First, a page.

Have you been in this situation? Someone at your organization signed a vendor contract, but they shouldn’t have. This is a nightmare scenario many third-party risk managers have faced at one point or another. So, what do you do when the first time you hear about a new vendor contract is during committee meeting, or worse, when a problem has already occurred?
9 Steps to Get Back on Track After a Vendor Contract Has Been Signed
Here’s a few steps to help you get things back on track:
- Stay calm. Relatively speaking, of course. Refrain from hitting the “panic button,” which inevitably can make a situation worse.
- Get to the source. Who signed the vendor new to the organization? Are they new to the organization, or, more importantly, are they authorized to sign? Typically, these situations are usually matter of rushing, or accepting a vendor boiler plate as one-size-fits-all. We've witnessed horror stories where a business manager, with the best of intentions, simply wants to get a contract signed but doesn’t give it adequate review. This is what we like to call “short-term gain, long-term pain.”
- Revisit the program document. Make sure to go back and check your vendor management program document, or the vendor management governance documentation you have on file, to make sure it clearly lays out the steps for bringing on a new vendor and then share that with the person who signed it. Additionally, confirm it addresses all areas of the vendor risk management lifecycle, which include vendor selection, risk assessment, due diligence & third-party selection, contract management, ongoing monitoring, exit strategy and termination.
- Analyze what went wrong. Here’s where you want to put on your problem-solving hat in order to help prevent these kinds of scenarios in the future because hasty contract signing can lead to a whole host of issues. Take the time to dig in and find out what caused the occurrence.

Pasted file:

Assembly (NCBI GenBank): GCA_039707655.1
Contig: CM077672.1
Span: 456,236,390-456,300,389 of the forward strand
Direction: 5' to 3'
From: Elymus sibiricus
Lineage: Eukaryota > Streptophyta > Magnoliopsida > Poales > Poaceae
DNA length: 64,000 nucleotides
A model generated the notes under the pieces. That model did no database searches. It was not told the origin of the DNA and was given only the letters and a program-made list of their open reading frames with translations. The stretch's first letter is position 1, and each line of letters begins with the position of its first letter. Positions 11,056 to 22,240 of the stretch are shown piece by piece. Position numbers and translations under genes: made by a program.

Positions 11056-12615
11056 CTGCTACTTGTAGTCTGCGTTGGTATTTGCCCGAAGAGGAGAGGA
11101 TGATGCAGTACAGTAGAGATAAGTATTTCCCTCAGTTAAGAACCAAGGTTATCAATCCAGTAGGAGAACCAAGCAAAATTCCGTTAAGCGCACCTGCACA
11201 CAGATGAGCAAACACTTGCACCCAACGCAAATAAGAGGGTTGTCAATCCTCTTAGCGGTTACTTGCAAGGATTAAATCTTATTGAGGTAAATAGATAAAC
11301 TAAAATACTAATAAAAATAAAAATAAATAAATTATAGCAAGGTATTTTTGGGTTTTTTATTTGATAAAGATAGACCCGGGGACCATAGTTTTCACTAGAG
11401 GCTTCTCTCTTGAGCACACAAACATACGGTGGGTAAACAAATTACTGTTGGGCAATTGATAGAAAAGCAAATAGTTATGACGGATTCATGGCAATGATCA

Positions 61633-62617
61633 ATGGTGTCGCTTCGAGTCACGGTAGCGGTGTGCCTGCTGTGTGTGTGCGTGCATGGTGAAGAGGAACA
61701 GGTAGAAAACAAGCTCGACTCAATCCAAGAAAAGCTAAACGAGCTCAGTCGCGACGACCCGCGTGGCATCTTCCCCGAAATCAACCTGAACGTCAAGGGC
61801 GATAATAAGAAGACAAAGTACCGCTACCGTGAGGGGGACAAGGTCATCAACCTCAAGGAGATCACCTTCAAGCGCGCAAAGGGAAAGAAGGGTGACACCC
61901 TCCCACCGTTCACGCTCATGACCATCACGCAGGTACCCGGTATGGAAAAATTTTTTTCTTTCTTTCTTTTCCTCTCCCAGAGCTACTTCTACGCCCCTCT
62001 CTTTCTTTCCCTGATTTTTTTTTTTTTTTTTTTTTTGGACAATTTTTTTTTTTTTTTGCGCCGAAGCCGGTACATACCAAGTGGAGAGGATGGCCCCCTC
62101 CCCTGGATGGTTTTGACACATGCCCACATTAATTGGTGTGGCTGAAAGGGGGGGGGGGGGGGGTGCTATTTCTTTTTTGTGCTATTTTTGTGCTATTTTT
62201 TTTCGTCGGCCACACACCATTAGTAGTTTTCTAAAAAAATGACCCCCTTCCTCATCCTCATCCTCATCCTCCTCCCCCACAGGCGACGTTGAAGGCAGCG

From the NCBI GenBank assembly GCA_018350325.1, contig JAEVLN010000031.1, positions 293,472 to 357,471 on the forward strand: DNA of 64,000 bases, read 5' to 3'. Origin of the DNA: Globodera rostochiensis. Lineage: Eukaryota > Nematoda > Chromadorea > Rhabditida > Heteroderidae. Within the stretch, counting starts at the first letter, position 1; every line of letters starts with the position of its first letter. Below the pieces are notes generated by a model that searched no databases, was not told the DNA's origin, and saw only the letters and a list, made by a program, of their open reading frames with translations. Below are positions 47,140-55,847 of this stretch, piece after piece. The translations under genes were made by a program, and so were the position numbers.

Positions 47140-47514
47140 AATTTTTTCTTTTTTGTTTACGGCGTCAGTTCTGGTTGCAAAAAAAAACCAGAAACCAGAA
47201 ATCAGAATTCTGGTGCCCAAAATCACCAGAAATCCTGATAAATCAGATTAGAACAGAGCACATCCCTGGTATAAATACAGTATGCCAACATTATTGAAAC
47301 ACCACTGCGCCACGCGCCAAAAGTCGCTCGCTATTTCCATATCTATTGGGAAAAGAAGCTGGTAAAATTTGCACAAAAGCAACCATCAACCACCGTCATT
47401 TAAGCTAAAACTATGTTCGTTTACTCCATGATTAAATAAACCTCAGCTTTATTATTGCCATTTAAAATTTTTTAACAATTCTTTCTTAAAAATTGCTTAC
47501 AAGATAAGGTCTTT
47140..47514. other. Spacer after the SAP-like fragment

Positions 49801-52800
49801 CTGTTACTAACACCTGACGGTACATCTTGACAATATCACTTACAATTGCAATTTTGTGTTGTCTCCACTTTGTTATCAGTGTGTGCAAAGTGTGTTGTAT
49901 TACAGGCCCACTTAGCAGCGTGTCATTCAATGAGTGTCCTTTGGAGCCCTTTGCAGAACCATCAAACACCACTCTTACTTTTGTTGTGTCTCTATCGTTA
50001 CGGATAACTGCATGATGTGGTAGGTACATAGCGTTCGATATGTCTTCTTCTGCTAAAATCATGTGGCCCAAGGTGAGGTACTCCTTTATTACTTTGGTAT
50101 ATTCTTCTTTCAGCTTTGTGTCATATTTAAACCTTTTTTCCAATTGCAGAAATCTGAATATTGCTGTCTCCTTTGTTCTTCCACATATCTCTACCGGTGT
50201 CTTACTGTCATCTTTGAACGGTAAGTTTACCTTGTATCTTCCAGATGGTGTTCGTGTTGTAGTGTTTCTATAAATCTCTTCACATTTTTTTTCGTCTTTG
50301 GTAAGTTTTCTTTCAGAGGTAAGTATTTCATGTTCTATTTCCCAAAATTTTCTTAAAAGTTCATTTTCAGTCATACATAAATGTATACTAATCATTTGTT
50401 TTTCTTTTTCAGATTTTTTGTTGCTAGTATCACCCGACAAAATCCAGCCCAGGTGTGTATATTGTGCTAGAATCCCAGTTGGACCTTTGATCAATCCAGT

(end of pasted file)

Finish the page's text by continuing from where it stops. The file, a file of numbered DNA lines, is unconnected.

- Educate your internal teams. Determine whether it was an isolated problem, or whether wider education may be needed around the organization.
- Update senior management and the board. Be sure to update your risk committee and senior management as to the incident, particularly if it would be considered a high-risk or critical vendor. The board relies upon senior management and vendor management to keep it informed and engaged. The front-line management also relies on senior management and vendor management to identify who needs to be involved and when, and if there’s a breakdown, it’s imperative they know.
- Remember, it’s a team effort. A strong vendor management program relies on everyone in the organization to carry out their roles and to be the eyes and ears of anything that needs to be attended to – whether it’s new vendors or changes in existing vendors that need to be terminated at the conclusion of a contract. Make sure to re-address this with the organization and get everyone on the same page.
- Do your homework. Take time to perfect the files. Even if the contract has already been signed, whether you think it was a good decision or not, don’t skimp on the regular duties. Make sure due diligence and a risk assessment are both done on the vendor.
- Crosscheck your inventory. If anything, this is a lesson learned that it’s also worth checking your overall vendor inventory against accounts payable to be sure there are no other surprises lurking.
A disciplined contract management process and approach as well as follow up are key to keeping these sorts of incidents in check and preventing further occurrences. Also, don’t forget, vendor management, like compliance, relies on the combined efforts of everyone on your team. Your board, senior managers, colleagues, customers and your shareholders are all relying on a strong, efficient system that protects its sensitive information and the overall health of the organization.
Be ready for your for vendor contract renewals by proactively preparing. Download the checklist.